Indeed, from its formation North Korea has caused Beijing nothing but trouble. Even during the best of times Pyongyang played the PRC against the Soviet Union to maximize the North’s leverage. After America’s intervention in the Korean War, China had to rescue the DPRK as victorious U.S. and allied forces headed towards the Yalu. North Korea’s resentful Kim Il‐sung lost control of the war and gave the PRC few thanks for its sacrifices on his nation’s behalf. When Kim consolidated power in the 1950s he purged the pro‐Beijing faction.
China’s Mao Zedong criticized Kim’s decision to turn his country into a quasi‐monarchy. More recently, the North was outraged by the PRC’s enforcement, however lukewarm, of sanctions. When I visited the DPRK three years ago officials emphasized their desire to be independent of any other country, making clear that China was included in that judgment. Beijing reciprocated the feeling: from 2011 to 2018 the PRC refused to invite Kim to visit, in contrast to his father and grandfather. Only the prospect of the first Trump‐Kim summit moved President Xi Jinping to meet with Kim.
The challenge for U.S. policy is two‐fold. Although China does not want the North to develop nuclear weapons, the former also is quite concerned about stability. Nor is Beijing in the mood to help Washington.
A nuclear DPRK would be even more independent from Chinese control and could cause even greater harm if it went rogue. While Beijing benefits to some degree from the challenge posed by the North to the U.S. and its allies, excessive belligerence could result in a full‐scale war, triggered either by a North Korean attempt to complete reunification 70 years on, or an American to forcibly disarm or oust the Kim dynasty.
At the same time, the stability desired by the PRC is threatened by the tension and conflict stoked by Washington’s disarmament campaign. That is, America’s principal tool to achieve denuclearization, sanctions, also produces instability. Economic stringency could lead either to the North’s collapse or violent action by Pyongyang in an attempt to forestall collapse.
Thus, Beijing hopes to find the Goldilocks solution, the pressure package sufficient to cause the DPRK to act more responsibility without triggering an implosion or aggressive action. This effort is further complicated because China places much of the blame on Washington for pushing the North to get nukes. The critique has some justification. After all, the U.S.—which has regularly threatened to attack North Korea and routinely bombed, invaded, and occupied other American adversaries, such as Iraq and Libya—has given Pyongyang good cause to seek nuclear weapons.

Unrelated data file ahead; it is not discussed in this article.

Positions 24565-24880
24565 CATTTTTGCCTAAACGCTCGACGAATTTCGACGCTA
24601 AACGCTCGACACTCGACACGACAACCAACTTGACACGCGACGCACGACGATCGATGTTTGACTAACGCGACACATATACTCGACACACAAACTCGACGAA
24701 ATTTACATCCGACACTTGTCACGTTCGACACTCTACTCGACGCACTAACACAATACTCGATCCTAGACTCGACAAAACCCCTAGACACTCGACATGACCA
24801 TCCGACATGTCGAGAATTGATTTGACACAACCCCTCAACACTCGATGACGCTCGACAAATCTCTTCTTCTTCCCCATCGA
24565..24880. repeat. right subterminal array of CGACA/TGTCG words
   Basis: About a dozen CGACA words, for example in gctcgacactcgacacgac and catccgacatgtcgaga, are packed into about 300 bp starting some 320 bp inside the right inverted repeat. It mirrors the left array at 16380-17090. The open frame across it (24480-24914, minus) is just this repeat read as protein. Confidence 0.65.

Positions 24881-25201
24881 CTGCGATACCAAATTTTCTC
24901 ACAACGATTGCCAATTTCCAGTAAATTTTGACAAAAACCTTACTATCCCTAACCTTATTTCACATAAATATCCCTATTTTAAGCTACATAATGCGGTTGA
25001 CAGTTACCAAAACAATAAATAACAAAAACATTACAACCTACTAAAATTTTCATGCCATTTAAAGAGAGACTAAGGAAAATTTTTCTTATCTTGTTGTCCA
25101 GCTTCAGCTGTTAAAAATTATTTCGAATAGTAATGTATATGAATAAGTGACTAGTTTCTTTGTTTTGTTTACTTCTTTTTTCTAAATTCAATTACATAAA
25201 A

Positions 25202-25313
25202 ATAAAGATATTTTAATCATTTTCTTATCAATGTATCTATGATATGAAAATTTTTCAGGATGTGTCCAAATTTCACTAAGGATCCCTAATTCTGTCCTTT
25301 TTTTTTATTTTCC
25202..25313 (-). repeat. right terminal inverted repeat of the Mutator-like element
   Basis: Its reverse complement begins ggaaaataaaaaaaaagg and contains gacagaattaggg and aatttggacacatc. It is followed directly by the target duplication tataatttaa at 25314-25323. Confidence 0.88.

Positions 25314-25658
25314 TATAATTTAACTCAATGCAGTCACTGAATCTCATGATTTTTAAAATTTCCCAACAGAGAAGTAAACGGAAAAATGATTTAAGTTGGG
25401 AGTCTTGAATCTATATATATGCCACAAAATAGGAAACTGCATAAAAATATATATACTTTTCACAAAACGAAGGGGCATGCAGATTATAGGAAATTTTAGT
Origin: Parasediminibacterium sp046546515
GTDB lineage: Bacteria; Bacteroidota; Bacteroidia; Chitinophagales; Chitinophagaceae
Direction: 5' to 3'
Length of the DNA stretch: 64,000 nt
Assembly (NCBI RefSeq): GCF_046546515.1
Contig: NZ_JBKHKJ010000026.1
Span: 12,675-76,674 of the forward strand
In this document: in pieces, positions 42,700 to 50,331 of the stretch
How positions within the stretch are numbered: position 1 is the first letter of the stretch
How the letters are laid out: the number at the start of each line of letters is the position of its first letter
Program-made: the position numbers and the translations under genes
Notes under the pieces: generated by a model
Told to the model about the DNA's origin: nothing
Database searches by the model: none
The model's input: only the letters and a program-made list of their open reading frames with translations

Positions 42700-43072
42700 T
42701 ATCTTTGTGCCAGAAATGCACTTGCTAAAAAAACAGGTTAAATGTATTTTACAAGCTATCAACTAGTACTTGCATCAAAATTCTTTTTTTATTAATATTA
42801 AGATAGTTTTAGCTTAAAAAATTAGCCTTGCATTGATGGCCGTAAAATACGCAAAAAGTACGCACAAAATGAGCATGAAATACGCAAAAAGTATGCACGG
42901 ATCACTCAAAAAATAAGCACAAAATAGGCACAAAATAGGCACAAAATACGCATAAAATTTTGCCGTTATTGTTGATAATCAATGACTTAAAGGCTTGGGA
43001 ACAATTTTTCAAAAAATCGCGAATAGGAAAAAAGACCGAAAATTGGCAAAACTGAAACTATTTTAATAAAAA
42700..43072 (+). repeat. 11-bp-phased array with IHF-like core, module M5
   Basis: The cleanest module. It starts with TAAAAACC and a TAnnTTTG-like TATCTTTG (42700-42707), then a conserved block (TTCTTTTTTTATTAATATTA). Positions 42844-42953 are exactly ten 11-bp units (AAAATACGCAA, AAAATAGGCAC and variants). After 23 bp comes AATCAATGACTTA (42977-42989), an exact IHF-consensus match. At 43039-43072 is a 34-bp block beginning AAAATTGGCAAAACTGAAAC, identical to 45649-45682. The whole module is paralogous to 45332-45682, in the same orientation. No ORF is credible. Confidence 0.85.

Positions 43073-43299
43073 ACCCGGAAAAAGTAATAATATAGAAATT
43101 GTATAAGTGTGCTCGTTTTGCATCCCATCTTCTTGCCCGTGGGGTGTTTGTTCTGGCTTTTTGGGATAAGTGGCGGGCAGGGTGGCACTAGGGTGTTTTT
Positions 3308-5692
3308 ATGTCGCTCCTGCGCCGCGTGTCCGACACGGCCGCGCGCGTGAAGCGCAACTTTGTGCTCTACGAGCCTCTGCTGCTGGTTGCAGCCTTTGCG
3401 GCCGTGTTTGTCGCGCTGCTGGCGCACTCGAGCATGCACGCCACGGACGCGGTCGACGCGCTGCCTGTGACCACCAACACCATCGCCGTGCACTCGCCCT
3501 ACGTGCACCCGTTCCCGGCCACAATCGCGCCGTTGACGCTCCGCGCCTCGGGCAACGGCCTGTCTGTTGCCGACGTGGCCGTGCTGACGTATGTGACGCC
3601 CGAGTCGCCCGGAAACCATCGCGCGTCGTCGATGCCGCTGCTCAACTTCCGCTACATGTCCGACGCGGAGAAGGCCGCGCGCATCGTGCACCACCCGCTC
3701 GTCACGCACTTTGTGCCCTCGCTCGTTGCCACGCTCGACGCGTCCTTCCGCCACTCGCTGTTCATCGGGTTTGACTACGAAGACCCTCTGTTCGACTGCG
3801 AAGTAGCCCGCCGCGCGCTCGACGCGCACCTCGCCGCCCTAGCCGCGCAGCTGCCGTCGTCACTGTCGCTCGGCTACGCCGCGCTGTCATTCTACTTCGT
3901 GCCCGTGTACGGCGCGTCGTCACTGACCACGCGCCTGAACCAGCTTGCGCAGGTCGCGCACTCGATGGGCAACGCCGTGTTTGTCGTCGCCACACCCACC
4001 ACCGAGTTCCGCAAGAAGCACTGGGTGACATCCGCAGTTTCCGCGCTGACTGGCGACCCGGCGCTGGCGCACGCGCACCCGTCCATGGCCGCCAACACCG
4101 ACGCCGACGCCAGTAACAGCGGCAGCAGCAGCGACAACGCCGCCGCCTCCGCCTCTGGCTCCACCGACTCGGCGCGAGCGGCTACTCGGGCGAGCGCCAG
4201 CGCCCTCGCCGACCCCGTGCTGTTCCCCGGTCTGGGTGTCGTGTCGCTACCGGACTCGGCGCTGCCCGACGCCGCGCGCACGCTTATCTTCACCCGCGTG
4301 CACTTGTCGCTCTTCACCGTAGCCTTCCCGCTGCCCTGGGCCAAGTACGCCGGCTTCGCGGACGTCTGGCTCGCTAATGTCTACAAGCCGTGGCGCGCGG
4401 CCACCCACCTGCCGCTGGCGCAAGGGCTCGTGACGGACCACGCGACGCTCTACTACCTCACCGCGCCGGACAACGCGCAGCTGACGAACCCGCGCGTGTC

Moreover, China’s relationship with America is both more important than that with the North and much worse than ties even a year ago. The problem is not just overall tensions. Beijing does not want to enhance Washington’s ability to create a containment system directed at the PRC. If Chinese‐supported sanctions led to the North’s collapse, the result likely would be reunification dominated by the South, placing an American ally hosting American troops on China’s border. Beijing went to war in 1950 to prevent just such a situation. Which creates yet another reason for the PRC not to help Washington. Despite broad agreement that the North should not be a nuclear state, the Xi government likely sees little benefit from cooperating with the U.S. on the issue, at least now amid talk of a new Cold War.
How to change the current unfavorable balance of interests? Convince both the DPRK and China that their actions could result in a South Korean bomb.
That actually shouldn’t be difficult. Polls already indicate that a majority of South Koreans favor a South Korean arsenal. There are advocates in think tanks, the media, and politics. There are obvious reasons why doing so would be a good idea. Especially amid deteriorating relations between the U.S. and PRC. Seoul risks ending up in the historic role as a shrimp among whales, being pressed to choose between the latter. In such a case, an independent nuclear deterrent might look like an unfortunate necessity.
However, set aside the question whether “friendly proliferation” would be the best outcome. The mere possibility of a South Korea bomb could affect the North’s and China’s actions. Pyongyang would realize that it might create a nuclear Frankenstein in the South, beyond America’s control. The PRC would realize that failing to rein in the DPRK could spark secondary proliferation that might not, indeed, probably would not, stop in Seoul. The prospect of Japan and Taiwan becoming nuclear powers would be particularly disturbing for Beijing; Australia and others conceivably could follow as well.
In which case the U.S. might have better success in pushing denuclearization, especially if its proposals were accompanied by appropriate economic and diplomatic concessions. Pyongyang’s reasons for preserving and even expanding its nuclear arsenal would remain strong, but some new negatives would have been introduced to encourage nuclear disarmament. And there is no obviously better path leading to this result, which most everyone other than the North desperately desires.
Washington and Seoul should leaven their diplomatic efforts with some showmanship derived from the game of poker. Even if neither wants South Korea to develop nuclear weapons, a little strategic bluffing could prove useful. The allies have yet to make a compelling case for Pyongyang to abandon what remains the ultimate weapon.